Flooding In Southwest Leads To Rail Service Disruptions

Ice jams and backed-up streams due to the spring thaw led to at least two confirmed railway service interruptions in the southwest corner of the province.

Late April 12, tracks of the CPR main line near Chater, just east of Brandon, were left “dangling in midair,” according to witnesses at the scene after nearby Willow Creek backed up due to an ice jam.

Mike LoVecchio, a media spokesman for CP Rail speaking from Vancouver, said the main line was back in operation by early April 15.

LoVecchio would not comment on reported delays in grain movements in recent weeks, noting that he was “up to his eyeballs” with “issues related to the flooding.”

In Hartney on April 10, a washed-out rail bridge resulted in a minor train derailment just northeast of the town. LoVecchio said that the line was back in service.

Local sources allege that CP Rail service to the southwest has been “terrible,” with very little grain moving out even in winter when roads were good, and the recent spate of rail line washouts has made matters worse.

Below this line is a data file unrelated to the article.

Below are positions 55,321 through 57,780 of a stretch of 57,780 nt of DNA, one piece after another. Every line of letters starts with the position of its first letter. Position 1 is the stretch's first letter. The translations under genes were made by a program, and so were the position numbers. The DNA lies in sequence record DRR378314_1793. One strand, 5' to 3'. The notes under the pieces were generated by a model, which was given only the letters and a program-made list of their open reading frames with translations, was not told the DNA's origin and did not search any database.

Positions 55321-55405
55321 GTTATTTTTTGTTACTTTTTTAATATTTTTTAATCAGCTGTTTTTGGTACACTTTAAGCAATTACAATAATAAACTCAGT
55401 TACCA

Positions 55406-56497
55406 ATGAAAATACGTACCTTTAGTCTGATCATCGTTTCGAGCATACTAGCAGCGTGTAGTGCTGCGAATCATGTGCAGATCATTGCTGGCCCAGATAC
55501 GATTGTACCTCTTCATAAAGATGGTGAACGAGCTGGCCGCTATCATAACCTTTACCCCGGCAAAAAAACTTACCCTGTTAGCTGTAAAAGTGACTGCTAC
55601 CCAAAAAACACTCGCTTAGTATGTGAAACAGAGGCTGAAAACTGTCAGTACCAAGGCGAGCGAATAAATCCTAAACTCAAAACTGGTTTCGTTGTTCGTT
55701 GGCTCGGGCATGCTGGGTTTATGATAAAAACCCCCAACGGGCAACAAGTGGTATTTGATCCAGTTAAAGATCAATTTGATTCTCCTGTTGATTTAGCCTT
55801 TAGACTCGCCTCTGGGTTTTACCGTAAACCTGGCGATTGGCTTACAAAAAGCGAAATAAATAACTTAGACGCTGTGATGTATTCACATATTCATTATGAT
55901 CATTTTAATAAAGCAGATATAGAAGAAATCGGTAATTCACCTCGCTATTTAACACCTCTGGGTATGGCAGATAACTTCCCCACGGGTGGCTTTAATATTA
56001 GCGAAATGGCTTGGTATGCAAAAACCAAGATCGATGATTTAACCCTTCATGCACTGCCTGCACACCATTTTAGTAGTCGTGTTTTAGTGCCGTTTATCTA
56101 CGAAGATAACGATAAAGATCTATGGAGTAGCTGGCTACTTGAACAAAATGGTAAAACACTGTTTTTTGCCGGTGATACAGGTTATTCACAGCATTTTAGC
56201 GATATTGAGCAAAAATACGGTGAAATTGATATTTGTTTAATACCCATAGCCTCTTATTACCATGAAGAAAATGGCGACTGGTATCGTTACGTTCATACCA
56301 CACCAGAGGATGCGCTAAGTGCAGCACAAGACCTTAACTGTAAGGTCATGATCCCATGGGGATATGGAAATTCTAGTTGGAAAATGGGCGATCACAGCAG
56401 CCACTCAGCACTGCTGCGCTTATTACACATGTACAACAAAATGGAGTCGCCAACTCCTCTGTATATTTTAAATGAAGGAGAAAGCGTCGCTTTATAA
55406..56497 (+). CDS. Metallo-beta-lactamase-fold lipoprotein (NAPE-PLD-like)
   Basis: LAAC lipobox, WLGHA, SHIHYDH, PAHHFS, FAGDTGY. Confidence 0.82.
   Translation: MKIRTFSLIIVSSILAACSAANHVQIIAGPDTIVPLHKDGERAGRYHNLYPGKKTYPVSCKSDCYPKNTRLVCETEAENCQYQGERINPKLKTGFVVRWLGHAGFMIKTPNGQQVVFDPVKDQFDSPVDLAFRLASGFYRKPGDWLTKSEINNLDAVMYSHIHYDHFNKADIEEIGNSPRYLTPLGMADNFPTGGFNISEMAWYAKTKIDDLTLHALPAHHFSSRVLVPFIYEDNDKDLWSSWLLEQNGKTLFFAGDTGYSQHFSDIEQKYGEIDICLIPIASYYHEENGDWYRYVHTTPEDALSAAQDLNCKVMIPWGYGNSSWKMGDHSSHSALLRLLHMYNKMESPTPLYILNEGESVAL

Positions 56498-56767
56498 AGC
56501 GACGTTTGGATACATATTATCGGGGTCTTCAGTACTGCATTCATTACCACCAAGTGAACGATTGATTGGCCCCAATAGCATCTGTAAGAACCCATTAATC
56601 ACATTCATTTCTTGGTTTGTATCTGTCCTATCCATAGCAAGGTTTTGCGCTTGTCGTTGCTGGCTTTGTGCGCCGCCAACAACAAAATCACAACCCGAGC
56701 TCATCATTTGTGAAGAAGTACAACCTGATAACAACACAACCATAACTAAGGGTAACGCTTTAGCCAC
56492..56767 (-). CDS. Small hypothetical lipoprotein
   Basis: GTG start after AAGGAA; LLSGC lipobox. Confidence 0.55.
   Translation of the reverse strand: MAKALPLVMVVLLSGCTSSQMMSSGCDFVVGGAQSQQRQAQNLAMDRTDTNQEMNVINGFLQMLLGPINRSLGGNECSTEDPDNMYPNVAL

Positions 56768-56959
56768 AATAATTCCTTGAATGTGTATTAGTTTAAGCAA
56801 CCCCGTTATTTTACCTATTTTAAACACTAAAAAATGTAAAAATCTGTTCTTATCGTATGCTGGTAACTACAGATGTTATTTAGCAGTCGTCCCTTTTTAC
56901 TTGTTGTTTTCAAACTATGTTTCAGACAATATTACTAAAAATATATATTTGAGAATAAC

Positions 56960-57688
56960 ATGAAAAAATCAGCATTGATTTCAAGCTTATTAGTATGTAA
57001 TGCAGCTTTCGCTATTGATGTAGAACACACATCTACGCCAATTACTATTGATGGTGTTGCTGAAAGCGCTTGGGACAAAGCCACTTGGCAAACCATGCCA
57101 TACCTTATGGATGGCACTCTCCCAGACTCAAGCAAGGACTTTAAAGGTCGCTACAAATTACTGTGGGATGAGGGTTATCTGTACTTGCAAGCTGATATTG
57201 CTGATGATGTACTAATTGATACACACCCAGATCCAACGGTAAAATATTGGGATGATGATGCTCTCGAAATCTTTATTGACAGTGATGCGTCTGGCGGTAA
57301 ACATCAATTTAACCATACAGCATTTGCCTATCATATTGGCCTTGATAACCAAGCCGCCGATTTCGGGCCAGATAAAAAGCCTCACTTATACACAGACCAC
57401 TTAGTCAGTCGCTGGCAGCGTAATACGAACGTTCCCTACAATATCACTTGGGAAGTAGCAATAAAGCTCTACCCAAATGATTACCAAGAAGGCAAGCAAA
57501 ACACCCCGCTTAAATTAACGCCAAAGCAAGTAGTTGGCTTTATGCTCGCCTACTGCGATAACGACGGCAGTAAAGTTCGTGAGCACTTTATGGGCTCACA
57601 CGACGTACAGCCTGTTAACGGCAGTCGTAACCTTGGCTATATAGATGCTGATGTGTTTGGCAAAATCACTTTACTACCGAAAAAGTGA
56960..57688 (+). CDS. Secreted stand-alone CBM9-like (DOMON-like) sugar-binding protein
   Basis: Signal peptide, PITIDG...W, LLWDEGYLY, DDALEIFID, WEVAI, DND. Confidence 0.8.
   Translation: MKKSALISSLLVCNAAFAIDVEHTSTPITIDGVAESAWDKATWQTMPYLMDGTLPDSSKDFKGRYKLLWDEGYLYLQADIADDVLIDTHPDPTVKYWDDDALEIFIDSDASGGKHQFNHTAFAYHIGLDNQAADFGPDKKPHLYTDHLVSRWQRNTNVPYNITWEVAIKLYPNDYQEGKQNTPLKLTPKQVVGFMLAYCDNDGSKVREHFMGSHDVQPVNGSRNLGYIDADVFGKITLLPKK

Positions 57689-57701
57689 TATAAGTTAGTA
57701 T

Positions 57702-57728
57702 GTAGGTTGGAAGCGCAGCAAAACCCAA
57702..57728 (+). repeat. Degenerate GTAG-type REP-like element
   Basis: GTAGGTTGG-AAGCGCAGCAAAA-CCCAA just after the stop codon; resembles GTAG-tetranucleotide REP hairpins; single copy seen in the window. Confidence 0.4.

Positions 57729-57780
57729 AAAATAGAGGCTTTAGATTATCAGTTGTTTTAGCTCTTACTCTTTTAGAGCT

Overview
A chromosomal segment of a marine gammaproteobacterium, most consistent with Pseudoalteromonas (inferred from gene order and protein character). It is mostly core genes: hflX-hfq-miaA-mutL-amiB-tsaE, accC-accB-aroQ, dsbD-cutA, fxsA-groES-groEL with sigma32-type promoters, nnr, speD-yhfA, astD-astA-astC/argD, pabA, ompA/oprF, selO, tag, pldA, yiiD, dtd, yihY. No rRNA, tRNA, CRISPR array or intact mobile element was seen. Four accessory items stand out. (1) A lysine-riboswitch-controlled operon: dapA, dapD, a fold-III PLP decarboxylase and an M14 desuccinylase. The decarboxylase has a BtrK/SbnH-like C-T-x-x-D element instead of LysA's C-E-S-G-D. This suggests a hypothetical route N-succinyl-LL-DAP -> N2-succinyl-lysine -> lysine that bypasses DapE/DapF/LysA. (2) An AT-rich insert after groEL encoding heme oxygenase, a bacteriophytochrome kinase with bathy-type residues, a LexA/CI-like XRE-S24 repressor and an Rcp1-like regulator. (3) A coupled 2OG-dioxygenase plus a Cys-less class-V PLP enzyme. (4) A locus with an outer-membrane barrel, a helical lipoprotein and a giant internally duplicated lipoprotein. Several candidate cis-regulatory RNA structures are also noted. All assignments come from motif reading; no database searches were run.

Souris was placed under a boil water advisory April 12 after overland flooding threatened the local water treatment facility.

Many residents were erecting sandbag barriers around their property to fend off the rising Souris River. Earlier last week, it was reported that a piling that supports the famous swinging bridge had been damaged by fast-moving ice.

Scott Day, a MAFRI diversification specialist based in Melita who also farms near Deloraine, said that overland flooding was also causing erosion damage in fields.

“I took a little spin around last night, and I’m not sure we’re going to be able to farm them unless we get a grader in or something,” said Day, on Thursday.

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